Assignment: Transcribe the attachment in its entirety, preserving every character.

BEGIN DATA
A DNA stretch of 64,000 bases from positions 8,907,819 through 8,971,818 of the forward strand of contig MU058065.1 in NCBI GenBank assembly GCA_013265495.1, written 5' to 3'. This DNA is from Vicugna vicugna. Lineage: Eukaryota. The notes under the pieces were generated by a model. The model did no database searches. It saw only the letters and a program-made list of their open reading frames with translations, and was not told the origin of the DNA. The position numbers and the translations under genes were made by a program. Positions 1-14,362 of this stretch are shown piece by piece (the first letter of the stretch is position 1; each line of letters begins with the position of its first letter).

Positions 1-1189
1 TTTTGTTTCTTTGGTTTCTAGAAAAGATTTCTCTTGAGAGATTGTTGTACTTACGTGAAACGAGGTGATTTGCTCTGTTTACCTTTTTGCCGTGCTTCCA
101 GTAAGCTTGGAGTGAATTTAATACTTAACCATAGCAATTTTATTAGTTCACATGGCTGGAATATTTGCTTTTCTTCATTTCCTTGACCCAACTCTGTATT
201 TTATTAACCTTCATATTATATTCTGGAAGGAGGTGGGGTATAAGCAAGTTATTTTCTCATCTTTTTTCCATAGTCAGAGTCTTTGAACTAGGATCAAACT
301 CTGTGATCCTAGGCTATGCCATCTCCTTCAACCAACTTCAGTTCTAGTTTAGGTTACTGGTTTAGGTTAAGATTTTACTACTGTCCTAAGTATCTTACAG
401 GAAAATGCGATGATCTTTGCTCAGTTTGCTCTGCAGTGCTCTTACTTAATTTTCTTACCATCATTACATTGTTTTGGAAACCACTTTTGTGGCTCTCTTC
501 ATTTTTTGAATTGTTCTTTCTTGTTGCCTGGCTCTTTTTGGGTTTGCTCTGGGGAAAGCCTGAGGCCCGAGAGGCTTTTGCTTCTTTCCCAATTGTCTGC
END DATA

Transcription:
A DNA stretch of 64,000 bases from positions 8,907,819 through 8,971,818 of the forward strand of contig MU058065.1 in NCBI GenBank assembly GCA_013265495.1, written 5' to 3'. This DNA is from Vicugna vicugna. Lineage: Eukaryota. The notes under the pieces were generated by a model. The model did no database searches. It saw only the letters and a program-made list of their open reading frames with translations, and was not told the origin of the DNA. The position numbers and the translations under genes were made by a program. Positions 1-14,362 of this stretch are shown piece by piece (the first letter of the stretch is position 1; each line of letters begins with the position of its first letter).

Positions 1-1189
1 TTTTGTTTCTTTGGTTTCTAGAAAAGATTTCTCTTGAGAGATTGTTGTACTTACGTGAAACGAGGTGATTTGCTCTGTTTACCTTTTTGCCGTGCTTCCA
101 GTAAGCTTGGAGTGAATTTAATACTTAACCATAGCAATTTTATTAGTTCACATGGCTGGAATATTTGCTTTTCTTCATTTCCTTGACCCAACTCTGTATT
201 TTATTAACCTTCATATTATATTCTGGAAGGAGGTGGGGTATAAGCAAGTTATTTTCTCATCTTTTTTCCATAGTCAGAGTCTTTGAACTAGGATCAAACT
301 CTGTGATCCTAGGCTATGCCATCTCCTTCAACCAACTTCAGTTCTAGTTTAGGTTACTGGTTTAGGTTAAGATTTTACTACTGTCCTAAGTATCTTACAG
401 GAAAATGCGATGATCTTTGCTCAGTTTGCTCTGCAGTGCTCTTACTTAATTTTCTTACCATCATTACATTGTTTTGGAAACCACTTTTGTGGCTCTCTTC
501 ATTTTTTGAATTGTTCTTTCTTGTTGCCTGGCTCTTTTTGGGTTTGCTCTGGGGAAAGCCTGAGGCCCGAGAGGCTTTTGCTTCTTTCCCAATTGTCTGC